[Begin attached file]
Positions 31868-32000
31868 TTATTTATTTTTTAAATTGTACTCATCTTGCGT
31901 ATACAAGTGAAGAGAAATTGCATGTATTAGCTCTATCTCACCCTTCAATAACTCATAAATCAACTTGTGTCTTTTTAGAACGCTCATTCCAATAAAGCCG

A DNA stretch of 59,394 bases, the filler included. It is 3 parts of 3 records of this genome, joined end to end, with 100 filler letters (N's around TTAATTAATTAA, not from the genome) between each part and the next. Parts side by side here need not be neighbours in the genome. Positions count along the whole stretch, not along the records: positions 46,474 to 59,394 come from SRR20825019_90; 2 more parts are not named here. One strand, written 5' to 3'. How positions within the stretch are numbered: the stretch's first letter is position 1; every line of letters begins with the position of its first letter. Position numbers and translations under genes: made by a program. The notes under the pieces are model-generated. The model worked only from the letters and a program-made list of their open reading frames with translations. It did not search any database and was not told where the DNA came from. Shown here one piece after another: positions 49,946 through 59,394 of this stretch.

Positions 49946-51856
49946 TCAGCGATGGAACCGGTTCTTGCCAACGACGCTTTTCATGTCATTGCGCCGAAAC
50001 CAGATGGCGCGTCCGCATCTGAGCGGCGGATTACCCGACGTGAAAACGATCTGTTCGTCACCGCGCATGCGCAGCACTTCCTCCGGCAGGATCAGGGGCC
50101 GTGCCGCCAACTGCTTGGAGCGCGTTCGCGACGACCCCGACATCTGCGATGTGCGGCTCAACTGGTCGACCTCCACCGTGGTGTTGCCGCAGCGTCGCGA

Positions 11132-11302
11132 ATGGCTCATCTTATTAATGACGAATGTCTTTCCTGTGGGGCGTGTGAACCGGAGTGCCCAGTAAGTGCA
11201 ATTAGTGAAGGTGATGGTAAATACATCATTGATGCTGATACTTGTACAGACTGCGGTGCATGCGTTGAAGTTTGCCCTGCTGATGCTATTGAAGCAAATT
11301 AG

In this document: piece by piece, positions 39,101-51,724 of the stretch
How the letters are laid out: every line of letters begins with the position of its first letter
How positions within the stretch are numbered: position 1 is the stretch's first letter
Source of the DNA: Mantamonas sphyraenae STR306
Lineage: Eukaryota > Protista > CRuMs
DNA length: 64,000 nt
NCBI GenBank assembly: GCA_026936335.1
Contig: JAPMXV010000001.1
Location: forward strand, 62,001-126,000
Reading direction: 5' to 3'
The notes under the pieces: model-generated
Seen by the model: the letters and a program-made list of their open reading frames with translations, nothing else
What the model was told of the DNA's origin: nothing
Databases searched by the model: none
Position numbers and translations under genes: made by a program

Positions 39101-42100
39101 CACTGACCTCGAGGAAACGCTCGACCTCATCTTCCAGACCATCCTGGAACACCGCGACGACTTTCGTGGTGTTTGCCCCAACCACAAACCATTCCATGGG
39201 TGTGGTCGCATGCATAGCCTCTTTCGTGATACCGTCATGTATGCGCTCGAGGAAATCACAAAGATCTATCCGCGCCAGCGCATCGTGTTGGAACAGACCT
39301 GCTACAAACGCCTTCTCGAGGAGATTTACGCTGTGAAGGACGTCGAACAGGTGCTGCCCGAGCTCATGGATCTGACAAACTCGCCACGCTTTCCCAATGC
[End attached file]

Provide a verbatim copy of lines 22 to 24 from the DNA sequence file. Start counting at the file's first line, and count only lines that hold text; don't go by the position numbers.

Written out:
Reading direction: 5' to 3'
The notes under the pieces: model-generated
Seen by the model: the letters and a program-made list of their open reading frames with translations, nothing else